Pat: Most of the books that I read are either hard bound or paperback. right now I am reading the Cape Light Series by Katherine Spenser and Thomas KInkade. trying to get quite a few of these books read, so I can get them passed on as I have close to five hundred books and at my age I need to start down sizing my collection. But the problem with that is finding some of the books to fill in a series or the high price that some sellers are asking for those books so they read all at one time. but I do have quite a few on my kindle tablet waiting for me to read.

Ola: I prefer to read the physical copies of books which I usually get it my local library. The state of North Carolina has a collaboration between public libraries that allows me to search for books I want to read and they can be delivered to my local library and I’ll return them to my local library.
If there is a book I want to read that’s not included in the any of the state libraries, or if I want to read it right away, I will purchase through Amazon.

Sandy: I love holding the book in my hands when I am reading. I am lucky enough to have friends who buy books and pass them on to me. Otherwise, I go to the library. I seldom buy a book, unless I really enjoyed it and will read it again. Otherwise, I am just too cheap. I do buy books for children as gifts, hoping they will learn to love reading as much as I do.

Stacy D: Being retired and involved with the DAR as a chairperson for Literacy promotion my time is very focused on that and on keeping moving and my eyesight as I have Macular issues. I love to read and use all mediums. The feel of a book is still wonderful even with my arthritis, next I enjoy audio books because I run from one exercise class to the next. My ebooks come in handy when I can’t find an audio book at the library. My favorite genres are history, mystery, classics and some biography/memoire. I often wish I could get the library to get a book that I want to read… I have memberships in three libraries and often çannot find a specific book I would like to read.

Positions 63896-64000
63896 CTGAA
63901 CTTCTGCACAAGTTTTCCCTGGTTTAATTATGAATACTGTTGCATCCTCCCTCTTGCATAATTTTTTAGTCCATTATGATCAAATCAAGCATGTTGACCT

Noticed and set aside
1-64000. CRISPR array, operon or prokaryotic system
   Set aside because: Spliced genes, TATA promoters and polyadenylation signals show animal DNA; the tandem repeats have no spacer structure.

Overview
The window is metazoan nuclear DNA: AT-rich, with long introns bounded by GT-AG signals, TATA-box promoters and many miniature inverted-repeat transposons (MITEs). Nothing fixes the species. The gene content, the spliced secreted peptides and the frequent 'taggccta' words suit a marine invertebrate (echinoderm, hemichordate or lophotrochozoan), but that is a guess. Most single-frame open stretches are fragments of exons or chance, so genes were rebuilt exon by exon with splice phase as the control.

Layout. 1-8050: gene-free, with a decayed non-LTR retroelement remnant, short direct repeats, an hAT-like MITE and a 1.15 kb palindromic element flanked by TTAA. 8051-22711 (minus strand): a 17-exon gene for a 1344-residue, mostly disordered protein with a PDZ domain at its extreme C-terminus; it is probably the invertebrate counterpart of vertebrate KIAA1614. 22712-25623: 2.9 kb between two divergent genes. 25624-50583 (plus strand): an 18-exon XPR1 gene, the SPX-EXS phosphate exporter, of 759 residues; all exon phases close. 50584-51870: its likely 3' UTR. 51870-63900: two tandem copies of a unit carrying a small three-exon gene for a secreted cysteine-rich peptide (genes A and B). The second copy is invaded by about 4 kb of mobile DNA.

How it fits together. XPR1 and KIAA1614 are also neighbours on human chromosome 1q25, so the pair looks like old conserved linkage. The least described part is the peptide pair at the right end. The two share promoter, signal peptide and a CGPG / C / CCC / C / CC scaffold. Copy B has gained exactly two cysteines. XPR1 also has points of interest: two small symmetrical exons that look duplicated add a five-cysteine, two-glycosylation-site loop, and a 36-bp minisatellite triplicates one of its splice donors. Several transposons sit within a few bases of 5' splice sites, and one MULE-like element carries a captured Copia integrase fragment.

Louise: I read physical books. Still like the feel in my hands of a “real” book. I live in a small town that does not have a large library budget. However, in CT we bibliamation which allows us to reserve books in libraries throughout the state. We reserve the book through our library accounts online and there is a service that delivers the books we order to our local library. It is a wonderful service provided by the state of CT and I certainly take advantage of it.

Louis: Morning, Graeme: I like the feel of a book in my hands. My wife, otherwise, will pick and use her kindle for book club books the majority of time.

We both use our local library for up and coming new books, best sellers, mysteries and thrillers. We have the entire state to use for search and hold requests and can usually receive a book in a week’s time. For soon to be published ones like Toxic Prey by John Sandford, there is quite a waiting list and delivery will take longer.